Does the Specter of Child Abuse Justify Abuse of the Constitution?
Alabama appears to be destined again to play a pivotal role in the protection of civil rights for all Americans. Montgomery will long be remembered as the birthplace of the struggle for racial equity because a courageous woman named Rosa Parks refused to take a seat on the back of the bus.
Dothan now has a case which appears to be destined to test the constitutional limits of child abuse investigations. As things are today, parents accused of child abuse have no constitutional rights, but a courageous stand taken by a woman named Helene Richards may change all that.
In December 1991 the Houston County Department of Human Resources received a complaint from an unidentified source that Helene Richards was not properly taking care of her children. The allegations were vague and not very alarming even taken at face value.
A social services worker appeared at Mrs. Richards' doorstep, demanding entry into the home and the right to interview her four children alone. Based on advice from HSLDA attorney Christopher Klicka, Mrs. Richards told the social worker that the Constitution protected her from such an intrusion. The social worker went to the local judge to get an order allowing the department to seize the children, but the judge refused. Instead the judge ordered the mother to produce the children at a hearing in which it would be determined whether or not the social services worker would be granted access to the home and children.
A parallel allegation of educational neglect was also filed against Mrs. Richards. Since the issues were intertwined, HSLDA undertook her defense on both matters.
I flew to Dothan two days before the scheduled hearing to prepare Mrs. Richards to face her coming court appearance. She was genuinely worried that the hearing might result in a judicial order taking state custody over her children. This was not an unreasonable fear in light of several local factors.
From my interviews with Helene and her children and from touring her home, I found that Helene Richards is "guilty" of poverty, not of child abuse or neglect. We also arranged for the independent lawyer appointed to represent the child to have access to the children and the home. He did not see any evidence of abuse or neglect.
On January 31, we went to trial on the issue of whether the Department of Human Resources could "show cause" why the court should permit them to inspect this lady's home and interview her children alone.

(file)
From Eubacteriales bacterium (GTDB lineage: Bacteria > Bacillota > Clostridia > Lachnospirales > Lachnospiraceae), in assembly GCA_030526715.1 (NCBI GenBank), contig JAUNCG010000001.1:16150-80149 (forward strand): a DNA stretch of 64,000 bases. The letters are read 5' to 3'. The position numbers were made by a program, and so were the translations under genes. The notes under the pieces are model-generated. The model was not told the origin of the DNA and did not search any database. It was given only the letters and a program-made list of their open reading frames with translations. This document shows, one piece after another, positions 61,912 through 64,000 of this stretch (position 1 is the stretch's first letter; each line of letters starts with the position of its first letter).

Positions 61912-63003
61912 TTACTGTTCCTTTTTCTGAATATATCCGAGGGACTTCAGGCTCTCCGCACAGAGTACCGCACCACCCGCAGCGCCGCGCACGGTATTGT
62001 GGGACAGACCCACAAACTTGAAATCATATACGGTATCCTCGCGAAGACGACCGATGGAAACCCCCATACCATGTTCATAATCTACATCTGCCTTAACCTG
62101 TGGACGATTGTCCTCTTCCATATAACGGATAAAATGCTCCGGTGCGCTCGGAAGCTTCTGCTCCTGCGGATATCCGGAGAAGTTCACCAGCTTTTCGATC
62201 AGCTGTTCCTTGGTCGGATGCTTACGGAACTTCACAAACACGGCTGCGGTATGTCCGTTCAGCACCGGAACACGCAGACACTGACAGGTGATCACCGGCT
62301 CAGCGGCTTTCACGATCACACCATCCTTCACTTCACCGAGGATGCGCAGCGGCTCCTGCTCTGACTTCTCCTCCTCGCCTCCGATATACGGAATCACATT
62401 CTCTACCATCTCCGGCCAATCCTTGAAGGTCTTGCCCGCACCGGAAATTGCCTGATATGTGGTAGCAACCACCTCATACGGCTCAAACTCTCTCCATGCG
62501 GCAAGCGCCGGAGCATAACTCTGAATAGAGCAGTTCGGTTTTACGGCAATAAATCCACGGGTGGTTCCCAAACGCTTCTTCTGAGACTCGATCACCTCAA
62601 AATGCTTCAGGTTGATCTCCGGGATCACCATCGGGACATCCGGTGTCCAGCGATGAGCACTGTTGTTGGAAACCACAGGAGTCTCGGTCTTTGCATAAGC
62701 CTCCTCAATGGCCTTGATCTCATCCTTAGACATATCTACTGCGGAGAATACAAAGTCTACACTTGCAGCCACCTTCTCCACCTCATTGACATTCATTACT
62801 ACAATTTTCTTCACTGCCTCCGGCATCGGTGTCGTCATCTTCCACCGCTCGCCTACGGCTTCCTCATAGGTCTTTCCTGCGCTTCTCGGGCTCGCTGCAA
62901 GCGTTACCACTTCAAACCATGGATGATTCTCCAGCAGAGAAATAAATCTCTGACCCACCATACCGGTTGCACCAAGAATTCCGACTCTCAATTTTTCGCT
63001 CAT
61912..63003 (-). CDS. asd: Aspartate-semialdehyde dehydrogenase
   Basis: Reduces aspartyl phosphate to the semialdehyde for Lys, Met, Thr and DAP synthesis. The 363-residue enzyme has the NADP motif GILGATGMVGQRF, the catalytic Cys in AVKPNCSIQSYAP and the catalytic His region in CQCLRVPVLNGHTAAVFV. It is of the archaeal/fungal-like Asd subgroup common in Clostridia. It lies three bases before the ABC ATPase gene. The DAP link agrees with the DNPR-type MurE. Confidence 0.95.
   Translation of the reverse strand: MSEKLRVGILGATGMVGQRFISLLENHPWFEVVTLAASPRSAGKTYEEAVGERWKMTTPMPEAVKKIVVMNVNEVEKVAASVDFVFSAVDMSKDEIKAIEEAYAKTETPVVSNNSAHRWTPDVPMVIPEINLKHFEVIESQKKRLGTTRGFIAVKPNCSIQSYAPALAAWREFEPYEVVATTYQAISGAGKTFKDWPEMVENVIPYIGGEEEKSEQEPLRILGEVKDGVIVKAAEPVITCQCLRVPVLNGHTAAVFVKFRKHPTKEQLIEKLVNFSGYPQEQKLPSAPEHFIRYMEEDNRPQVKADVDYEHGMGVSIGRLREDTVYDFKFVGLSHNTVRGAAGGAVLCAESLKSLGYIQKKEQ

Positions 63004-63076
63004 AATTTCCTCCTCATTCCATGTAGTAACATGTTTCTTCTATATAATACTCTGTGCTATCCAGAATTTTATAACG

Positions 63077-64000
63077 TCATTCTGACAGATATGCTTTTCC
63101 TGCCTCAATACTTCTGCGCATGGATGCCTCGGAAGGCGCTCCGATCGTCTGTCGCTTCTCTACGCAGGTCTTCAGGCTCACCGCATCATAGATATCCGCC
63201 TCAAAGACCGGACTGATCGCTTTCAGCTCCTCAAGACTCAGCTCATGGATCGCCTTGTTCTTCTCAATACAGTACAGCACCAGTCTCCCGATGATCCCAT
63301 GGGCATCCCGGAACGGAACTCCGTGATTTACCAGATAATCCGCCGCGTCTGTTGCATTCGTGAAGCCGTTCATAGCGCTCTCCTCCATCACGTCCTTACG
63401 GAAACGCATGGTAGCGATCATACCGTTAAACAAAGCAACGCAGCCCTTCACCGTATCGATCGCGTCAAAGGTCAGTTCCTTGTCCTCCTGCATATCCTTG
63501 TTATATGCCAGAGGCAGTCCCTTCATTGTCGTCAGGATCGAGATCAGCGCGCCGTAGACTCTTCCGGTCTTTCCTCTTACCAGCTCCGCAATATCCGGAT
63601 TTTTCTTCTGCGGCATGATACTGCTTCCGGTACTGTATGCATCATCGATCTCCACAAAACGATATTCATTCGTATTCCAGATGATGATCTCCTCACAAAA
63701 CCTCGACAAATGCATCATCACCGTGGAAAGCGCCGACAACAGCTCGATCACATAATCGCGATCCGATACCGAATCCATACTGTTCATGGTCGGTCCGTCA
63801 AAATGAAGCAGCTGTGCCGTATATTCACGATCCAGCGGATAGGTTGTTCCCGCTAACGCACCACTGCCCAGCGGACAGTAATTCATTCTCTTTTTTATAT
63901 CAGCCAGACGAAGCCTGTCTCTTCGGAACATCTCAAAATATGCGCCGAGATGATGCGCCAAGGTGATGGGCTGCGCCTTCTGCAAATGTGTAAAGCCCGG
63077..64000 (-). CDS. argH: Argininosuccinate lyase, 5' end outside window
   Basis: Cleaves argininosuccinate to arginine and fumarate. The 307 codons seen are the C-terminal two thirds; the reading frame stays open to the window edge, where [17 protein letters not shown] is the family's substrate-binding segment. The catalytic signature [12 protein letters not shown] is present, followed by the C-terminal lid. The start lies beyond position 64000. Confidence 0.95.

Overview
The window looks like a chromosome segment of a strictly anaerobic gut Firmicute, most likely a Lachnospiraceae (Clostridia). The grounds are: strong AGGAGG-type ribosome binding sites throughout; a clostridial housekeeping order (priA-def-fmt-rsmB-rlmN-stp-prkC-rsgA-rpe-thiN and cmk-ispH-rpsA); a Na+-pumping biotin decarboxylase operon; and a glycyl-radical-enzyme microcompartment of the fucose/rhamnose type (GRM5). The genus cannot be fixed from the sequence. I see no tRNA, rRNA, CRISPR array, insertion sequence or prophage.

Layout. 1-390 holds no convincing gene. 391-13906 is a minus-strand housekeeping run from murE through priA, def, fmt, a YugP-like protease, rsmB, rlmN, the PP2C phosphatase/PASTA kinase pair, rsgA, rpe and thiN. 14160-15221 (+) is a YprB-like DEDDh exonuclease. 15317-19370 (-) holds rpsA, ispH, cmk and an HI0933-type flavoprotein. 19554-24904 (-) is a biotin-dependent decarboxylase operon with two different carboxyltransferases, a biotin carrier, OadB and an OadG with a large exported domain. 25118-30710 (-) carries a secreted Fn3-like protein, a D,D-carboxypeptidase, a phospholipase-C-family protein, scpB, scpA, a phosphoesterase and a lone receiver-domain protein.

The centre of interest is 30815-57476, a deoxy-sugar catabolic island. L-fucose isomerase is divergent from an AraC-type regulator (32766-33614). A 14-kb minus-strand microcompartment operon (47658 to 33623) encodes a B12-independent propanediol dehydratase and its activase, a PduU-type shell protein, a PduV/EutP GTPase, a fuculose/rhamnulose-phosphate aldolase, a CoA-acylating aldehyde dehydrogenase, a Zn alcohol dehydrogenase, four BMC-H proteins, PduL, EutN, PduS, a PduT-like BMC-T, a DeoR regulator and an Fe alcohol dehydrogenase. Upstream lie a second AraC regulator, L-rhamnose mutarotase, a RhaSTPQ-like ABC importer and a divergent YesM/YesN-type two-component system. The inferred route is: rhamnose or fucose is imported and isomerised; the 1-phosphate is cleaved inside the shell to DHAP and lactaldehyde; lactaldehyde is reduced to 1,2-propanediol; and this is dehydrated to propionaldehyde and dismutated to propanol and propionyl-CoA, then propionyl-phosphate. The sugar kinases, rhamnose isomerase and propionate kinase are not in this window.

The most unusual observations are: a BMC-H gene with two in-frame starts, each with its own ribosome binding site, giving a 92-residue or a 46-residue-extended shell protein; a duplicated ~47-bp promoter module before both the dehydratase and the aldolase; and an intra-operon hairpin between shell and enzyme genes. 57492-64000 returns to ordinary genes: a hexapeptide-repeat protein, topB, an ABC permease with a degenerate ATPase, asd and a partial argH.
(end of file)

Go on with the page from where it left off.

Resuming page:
We placed the social worker under intense cross-examination. She testified that she had received two calls from unidentified parties, alleging a pattern of a relatively mild form of child neglect. Mrs. Richards steadfastly denied the allegations. My own inspections verified Mrs. Richards' position.
The social worker admitted that the anonymous tipster did not claim to have personally witnessed the neglectful incidents. In other words, the court was being asked to permit the government to invade a person's home on the strength of hearsay from an anonymous tipster. This kind of information could never be used to obtain a search warrant of a person's home in a criminal case.
We argued to the court that anonymous hearsay was a constitutionally insufficient basis to invade someone's home and family. The judge disagreed and ordered a forced inspection and interview.
Even though we lost this round, I was ecstatic when I left court that day. First of all, any threat of an immediate loss of the children was put to rest. Second, we had just laid the foundation for one of the most important cases ever in the ongoing struggle for parental rights and family freedom.
The hearing record could not have been better! It raised the important constitutional issues, and we obtained very damaging testimony from the social worker. While I would like to have won that day, there was a greater benefit from a first round loss. If we had won, we would have settled the issue for Helene Richards only. Because we lost this round, we now can take this case to the higher courts where a victory will be a victory for all parents in Alabama and potentially for all parents in the country. This case has the facts and stature that make great United States Supreme Court cases.
The child abuse industry has gone too far this time. They have enjoyed a carte blanche approach in their ability to invade people's lives based on the scantiest information or pretext. Studies have shown that real child abuse cases are not given proper follow through because workers spend too much time investigating spurious claims. Children are suffering because social workers have been given more leeway than the Constitution permits.
Pray for Helene Richards. Her case may prove that the Constitution is still the best protection for those facing government antagonism and bigotry.
Michael P. Farris